Link Velocity Trends describe the trends of link growth, i.e. how fast or slow the link growth to a page or domain is in a given time span. The trend of link growth for a page or domain is an indicator for the interest expressed on the web for that page or domain.
Q: How did the speed of Link Development (Growth or Decline) change over time?
Your answer to this this question is the simple metric of Link Velocity Trends (LVT) invented and trademarked by LinkResearchTools in 2011.
- LVT = 0 means stable link growth.
- LVT very positive means dramatic increase in link growth.
- LVT very negative means strong decline in link growth.
- LVT = -99% is the typical pattern you see on domains used in PBNs, expired domains that show “great numbers” when looking at a static picture, but over time they link growth has stopped for a long time
Below we see an example of how some months may even bring thousands of new links, others may bring ten-thousands of new links. However, the overall trend is going slightly down. Not a problem at all here, just an indicator that link growth speed is heading southwards.
Below we see an example of a very negative Link Velocity Trend (LVT). You see that after March’17 the number of new links went from around 3000 to around 300 average, and that’s a drastic drop to 10% only.
While Link Velocity Trend (LVT) cannot explain why that happened, it gives you a clear signal that something has changed, that you can look into.
Below we see an example of a positive Link Velocity Trend (LVT). While there are ups and downs over time, the general trends is a positive one.
This means, that the company or product starts to “take off” and gains more popularity in the market in general. It could also mean that they slowly and very clever ramp up their link building.
Domains with a positive Link Velocity Trend (LVT) tend to do a lot better in Google Rankings, than those with stable or even negative Link Velocity Trend (LVT). At the same time, it’s hard to maintain a positive Link Velocity Trend (LVT), especially for established websites and products that have been around for years.
LinkResearchTools shows you the Link Velocity Trend (LVT) for every backlink.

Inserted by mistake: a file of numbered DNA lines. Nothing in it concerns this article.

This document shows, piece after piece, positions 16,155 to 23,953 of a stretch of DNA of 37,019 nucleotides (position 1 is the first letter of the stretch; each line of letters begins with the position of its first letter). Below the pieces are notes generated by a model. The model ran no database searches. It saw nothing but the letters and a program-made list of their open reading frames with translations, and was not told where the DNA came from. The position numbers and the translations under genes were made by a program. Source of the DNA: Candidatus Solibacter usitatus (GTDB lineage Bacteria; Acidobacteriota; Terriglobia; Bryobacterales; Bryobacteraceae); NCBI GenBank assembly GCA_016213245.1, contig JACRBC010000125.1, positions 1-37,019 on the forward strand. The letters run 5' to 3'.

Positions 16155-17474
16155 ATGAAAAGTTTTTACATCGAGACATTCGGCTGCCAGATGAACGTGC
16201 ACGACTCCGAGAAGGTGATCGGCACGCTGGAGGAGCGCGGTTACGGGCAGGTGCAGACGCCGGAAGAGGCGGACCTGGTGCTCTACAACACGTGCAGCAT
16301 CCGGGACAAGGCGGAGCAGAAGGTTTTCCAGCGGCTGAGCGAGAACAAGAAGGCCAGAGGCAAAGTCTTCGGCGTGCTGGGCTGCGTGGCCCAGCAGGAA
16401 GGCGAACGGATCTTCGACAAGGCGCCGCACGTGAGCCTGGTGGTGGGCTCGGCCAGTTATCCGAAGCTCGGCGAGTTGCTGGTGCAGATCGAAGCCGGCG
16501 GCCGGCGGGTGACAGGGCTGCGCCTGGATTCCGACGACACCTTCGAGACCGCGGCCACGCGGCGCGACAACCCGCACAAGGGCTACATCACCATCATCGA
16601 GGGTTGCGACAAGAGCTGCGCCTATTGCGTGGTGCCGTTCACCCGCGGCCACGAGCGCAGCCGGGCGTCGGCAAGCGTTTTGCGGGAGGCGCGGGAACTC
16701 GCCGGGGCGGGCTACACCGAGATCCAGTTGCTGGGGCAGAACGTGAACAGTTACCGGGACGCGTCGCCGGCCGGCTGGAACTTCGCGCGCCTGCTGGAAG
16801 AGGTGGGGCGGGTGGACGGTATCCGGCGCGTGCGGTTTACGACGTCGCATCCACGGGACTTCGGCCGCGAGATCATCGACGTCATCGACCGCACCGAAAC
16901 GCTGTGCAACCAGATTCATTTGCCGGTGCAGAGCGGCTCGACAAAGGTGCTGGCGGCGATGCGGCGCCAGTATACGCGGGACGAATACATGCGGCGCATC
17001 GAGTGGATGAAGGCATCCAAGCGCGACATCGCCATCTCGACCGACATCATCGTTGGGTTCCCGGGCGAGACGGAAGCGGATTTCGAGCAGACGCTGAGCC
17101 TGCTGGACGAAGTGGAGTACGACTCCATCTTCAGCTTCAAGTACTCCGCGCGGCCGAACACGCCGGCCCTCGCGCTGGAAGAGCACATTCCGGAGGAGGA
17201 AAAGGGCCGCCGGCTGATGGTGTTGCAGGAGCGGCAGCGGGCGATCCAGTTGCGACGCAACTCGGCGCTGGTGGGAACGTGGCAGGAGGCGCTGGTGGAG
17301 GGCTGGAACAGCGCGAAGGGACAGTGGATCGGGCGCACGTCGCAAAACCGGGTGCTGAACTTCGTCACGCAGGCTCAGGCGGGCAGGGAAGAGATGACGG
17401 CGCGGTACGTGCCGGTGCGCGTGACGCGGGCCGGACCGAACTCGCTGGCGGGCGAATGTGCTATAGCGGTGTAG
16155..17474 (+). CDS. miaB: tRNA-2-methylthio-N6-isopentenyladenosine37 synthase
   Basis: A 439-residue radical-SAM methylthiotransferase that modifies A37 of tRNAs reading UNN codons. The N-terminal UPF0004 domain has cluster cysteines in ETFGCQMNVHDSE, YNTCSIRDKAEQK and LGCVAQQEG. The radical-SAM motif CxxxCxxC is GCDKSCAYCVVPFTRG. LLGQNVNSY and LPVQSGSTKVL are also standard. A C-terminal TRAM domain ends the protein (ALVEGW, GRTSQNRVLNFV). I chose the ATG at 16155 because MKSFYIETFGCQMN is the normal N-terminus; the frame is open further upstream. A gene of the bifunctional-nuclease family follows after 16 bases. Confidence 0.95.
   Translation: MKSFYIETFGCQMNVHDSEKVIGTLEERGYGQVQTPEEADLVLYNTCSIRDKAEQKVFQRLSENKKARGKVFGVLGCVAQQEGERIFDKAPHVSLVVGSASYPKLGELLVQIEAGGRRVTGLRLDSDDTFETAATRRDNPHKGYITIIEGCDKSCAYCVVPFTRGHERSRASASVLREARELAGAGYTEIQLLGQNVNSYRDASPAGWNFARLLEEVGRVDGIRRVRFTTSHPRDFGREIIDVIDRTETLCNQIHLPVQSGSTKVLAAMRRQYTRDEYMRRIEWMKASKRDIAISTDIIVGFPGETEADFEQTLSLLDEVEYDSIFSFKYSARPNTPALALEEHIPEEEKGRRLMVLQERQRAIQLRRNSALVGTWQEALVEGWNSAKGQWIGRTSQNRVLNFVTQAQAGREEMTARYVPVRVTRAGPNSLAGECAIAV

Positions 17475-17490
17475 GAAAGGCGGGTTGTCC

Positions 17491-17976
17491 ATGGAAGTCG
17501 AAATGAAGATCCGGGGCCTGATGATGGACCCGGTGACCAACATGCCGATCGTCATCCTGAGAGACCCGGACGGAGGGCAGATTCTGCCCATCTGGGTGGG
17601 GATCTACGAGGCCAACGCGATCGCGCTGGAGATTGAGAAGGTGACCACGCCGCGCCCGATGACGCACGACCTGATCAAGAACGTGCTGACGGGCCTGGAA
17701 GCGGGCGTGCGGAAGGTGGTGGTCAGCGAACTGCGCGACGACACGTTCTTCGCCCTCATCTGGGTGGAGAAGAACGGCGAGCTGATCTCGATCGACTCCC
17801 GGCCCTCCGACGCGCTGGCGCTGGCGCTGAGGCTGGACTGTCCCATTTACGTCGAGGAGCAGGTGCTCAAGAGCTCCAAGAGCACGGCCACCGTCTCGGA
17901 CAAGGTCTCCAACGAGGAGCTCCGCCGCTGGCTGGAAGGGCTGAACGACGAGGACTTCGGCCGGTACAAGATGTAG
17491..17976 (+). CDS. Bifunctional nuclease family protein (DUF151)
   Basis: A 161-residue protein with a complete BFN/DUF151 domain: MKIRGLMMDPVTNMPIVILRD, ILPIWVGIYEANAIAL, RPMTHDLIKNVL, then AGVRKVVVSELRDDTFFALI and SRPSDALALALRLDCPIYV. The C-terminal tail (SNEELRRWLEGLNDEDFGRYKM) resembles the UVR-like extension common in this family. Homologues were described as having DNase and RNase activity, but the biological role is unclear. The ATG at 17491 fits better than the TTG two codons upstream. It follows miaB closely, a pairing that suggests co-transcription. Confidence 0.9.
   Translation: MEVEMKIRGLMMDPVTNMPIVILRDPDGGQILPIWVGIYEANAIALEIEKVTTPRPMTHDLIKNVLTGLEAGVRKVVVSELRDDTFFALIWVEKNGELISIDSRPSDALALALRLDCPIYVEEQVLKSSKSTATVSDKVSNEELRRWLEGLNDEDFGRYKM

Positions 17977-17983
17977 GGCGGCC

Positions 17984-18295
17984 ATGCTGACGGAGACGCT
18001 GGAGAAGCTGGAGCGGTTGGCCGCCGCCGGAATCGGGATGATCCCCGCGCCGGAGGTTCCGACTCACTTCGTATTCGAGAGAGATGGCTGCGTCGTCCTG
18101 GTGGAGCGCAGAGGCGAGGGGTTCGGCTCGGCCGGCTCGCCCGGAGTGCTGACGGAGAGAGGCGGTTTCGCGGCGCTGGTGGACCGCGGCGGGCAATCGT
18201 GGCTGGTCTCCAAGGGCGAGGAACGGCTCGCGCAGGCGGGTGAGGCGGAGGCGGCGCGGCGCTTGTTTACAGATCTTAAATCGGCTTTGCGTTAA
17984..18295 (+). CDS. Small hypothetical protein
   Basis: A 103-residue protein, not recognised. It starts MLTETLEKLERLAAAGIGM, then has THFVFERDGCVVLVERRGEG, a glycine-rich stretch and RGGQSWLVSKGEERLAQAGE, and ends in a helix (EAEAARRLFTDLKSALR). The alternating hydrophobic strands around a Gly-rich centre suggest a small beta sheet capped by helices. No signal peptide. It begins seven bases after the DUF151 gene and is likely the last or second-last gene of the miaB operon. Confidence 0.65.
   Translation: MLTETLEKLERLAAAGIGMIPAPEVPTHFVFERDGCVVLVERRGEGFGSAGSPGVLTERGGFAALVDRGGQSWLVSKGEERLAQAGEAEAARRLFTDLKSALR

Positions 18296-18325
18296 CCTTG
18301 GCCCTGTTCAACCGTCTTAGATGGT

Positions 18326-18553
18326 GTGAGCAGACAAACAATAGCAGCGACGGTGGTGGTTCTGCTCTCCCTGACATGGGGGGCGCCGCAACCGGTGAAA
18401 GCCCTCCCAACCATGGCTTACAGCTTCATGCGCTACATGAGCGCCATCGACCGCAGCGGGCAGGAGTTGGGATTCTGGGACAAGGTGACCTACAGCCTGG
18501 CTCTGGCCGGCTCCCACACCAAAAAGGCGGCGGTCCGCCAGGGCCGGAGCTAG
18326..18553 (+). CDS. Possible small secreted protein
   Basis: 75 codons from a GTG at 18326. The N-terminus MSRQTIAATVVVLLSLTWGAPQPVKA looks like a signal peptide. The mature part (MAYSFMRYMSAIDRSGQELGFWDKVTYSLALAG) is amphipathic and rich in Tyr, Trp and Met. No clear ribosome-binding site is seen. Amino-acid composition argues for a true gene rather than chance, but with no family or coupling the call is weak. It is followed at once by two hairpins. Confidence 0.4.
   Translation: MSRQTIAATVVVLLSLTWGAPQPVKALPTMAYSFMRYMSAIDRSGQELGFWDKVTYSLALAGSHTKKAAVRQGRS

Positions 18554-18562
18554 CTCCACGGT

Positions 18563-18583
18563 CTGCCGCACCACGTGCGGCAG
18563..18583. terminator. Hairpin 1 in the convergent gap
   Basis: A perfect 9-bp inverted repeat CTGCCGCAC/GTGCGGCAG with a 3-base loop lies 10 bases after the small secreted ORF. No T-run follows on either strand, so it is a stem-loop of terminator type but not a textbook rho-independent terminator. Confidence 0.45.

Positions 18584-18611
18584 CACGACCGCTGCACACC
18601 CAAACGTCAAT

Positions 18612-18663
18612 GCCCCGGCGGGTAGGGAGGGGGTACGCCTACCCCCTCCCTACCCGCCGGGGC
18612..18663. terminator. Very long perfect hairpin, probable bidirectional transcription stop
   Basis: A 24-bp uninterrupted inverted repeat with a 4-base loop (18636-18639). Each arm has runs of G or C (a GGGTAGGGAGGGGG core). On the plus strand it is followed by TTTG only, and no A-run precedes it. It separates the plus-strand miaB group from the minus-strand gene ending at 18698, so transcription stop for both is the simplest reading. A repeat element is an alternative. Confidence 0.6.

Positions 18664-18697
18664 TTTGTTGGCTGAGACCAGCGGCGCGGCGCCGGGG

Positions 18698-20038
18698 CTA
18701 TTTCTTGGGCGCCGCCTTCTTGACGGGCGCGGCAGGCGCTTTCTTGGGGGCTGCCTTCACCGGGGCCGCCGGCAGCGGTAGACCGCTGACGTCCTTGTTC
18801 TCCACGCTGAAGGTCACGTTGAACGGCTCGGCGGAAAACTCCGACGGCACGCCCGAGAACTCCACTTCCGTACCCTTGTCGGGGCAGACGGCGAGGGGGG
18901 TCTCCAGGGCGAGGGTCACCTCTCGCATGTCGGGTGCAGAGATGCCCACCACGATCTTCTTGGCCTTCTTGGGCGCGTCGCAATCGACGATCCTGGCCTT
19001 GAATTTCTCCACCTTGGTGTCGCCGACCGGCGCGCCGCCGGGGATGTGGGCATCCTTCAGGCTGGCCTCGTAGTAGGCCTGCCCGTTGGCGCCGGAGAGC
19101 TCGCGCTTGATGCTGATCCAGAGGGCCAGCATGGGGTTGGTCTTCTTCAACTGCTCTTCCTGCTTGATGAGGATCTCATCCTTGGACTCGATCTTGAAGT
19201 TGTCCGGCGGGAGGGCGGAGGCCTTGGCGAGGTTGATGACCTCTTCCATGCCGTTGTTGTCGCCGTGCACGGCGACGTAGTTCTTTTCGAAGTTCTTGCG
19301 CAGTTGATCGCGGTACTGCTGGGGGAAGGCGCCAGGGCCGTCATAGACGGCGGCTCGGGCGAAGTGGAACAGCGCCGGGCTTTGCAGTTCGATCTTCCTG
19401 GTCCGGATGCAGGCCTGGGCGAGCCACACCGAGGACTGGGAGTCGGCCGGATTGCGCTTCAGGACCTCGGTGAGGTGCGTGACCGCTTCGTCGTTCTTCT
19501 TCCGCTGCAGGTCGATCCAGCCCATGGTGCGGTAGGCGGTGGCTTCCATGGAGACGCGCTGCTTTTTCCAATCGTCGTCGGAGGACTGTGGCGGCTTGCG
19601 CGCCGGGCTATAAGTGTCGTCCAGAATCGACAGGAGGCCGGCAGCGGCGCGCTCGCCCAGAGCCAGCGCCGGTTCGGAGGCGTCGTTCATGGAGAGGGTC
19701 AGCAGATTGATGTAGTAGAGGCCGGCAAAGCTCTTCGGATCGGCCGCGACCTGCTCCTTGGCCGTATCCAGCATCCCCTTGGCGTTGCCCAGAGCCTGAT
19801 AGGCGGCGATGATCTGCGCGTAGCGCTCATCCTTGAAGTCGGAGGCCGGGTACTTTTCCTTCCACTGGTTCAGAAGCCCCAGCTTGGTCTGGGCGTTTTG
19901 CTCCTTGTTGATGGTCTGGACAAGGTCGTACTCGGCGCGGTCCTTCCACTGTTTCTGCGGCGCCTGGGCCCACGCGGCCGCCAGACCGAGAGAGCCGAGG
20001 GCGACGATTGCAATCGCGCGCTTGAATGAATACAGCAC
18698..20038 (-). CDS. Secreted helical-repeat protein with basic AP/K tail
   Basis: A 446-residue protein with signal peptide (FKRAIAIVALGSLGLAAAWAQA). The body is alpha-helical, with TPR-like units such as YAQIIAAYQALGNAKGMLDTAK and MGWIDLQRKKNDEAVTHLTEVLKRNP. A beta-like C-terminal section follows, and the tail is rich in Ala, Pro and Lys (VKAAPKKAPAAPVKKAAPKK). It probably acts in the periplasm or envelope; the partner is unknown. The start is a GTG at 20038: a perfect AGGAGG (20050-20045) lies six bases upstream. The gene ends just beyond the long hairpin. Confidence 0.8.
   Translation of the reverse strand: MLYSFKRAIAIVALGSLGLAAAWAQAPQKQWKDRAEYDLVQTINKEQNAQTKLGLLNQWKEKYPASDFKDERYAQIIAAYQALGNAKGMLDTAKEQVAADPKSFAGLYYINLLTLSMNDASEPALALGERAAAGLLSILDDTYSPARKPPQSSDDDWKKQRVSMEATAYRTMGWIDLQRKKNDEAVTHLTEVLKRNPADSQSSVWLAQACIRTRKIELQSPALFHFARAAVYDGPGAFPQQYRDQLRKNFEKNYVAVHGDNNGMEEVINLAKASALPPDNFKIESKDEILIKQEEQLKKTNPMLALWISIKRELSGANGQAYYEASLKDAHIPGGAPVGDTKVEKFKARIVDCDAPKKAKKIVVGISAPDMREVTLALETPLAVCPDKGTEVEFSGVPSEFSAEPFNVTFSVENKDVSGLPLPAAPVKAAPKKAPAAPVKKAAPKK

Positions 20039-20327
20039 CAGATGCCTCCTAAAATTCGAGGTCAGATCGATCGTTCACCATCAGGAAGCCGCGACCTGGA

Based on that you can measure the quality of your backlink profile.
Below we see an example of how the specific backlink profile has 19.5% of its backlinks from websites with an LVT lower than 51%… that’s quite a lot, and we’ve seen worse.
By clicking through to the single link filter, you can see how we review all links in details, filter them further.
This example shows a specific link of -96% LVT which usually indicates a very spammy domain or even a negative SEO attack from a PBN.
That specific think should probably get disavowed already based on what we see here, even if the server or domain is currently “disconnected”.
The next question to answer then is
By simple analyzing your competitor domains, you can learn that and understand if you’re out of the norm or not.
Analyzing your competitors and learning from them is supported in the “LEARN” components of LinkResearchTools (LRT).
Available Link Velocity Metrics in LRT
The following metrics are available in LRT
LVT, LV4m, LV6m, LV12m, LV24m are new metrics to evaluate the link growth of source domains.
|LVT||It is a trend indicator which informs you about the changes in link growth. This value is shown in %, and compares the value LV24m with LV4m. There are positive and negative link growth trends, depending if a site wins or loses links. A steady growth should always be sought, because drastic changes will often be interpreted as a negative signal, which can lead to a loss in the rankings. This allows you to exclude possible link sources with dramatic decline in link growth in advance, because they are no longer supported or likely expire soon – so it is not necessary to ask if a link of such a page is useful.|
|LV4m||This value reports the average growth of linking root domains (DomPop, LRD) / month in the last 4 months. You can see the value in an absolute number, e.g. 42 new linked domains in the past 4 months|
|LV6m||This value reports the average growth of linking root domains (DomPop, LRD) / month in the last 6 months. You can see the value in an absolute number, e.g. 42 new linked domains in the past 6 months|
|LV12m||This value reports the average growth of linking root domains (DomPop, LRD) / month in the last 12 months. You can see the value in an absolute number, e.g. 42 new linked domains in the past 12 months|
|LV24m||This value reports the average growth of linking root domains (DomPop, LRD) / month in the last 24 months. You can see the value in an absolute number, e.g. 42 new linked domains in the past 24 months|